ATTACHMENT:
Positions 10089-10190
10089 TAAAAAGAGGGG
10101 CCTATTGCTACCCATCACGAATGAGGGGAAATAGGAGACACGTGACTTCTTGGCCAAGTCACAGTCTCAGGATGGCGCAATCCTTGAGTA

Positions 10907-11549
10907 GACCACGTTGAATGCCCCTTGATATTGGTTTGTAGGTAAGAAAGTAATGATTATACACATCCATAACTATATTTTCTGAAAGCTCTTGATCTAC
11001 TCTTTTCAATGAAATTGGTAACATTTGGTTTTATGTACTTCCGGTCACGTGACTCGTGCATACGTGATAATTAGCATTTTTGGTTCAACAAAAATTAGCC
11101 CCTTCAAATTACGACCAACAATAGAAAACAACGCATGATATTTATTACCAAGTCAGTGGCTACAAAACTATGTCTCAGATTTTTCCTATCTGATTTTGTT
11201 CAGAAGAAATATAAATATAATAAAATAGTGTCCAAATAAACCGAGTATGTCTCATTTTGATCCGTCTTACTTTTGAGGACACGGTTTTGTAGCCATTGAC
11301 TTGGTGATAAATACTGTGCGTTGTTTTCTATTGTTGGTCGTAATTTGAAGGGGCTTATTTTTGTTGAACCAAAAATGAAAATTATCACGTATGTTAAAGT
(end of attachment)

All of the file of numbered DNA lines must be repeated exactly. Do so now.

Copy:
Positions 10089-10190
10089 TAAAAAGAGGGG
10101 CCTATTGCTACCCATCACGAATGAGGGGAAATAGGAGACACGTGACTTCTTGGCCAAGTCACAGTCTCAGGATGGCGCAATCCTTGAGTA

Positions 10907-11549
10907 GACCACGTTGAATGCCCCTTGATATTGGTTTGTAGGTAAGAAAGTAATGATTATACACATCCATAACTATATTTTCTGAAAGCTCTTGATCTAC
11001 TCTTTTCAATGAAATTGGTAACATTTGGTTTTATGTACTTCCGGTCACGTGACTCGTGCATACGTGATAATTAGCATTTTTGGTTCAACAAAAATTAGCC
11101 CCTTCAAATTACGACCAACAATAGAAAACAACGCATGATATTTATTACCAAGTCAGTGGCTACAAAACTATGTCTCAGATTTTTCCTATCTGATTTTGTT
11201 CAGAAGAAATATAAATATAATAAAATAGTGTCCAAATAAACCGAGTATGTCTCATTTTGATCCGTCTTACTTTTGAGGACACGGTTTTGTAGCCATTGAC
11301 TTGGTGATAAATACTGTGCGTTGTTTTCTATTGTTGGTCGTAATTTGAAGGGGCTTATTTTTGTTGAACCAAAAATGAAAATTATCACGTATGTTAAAGT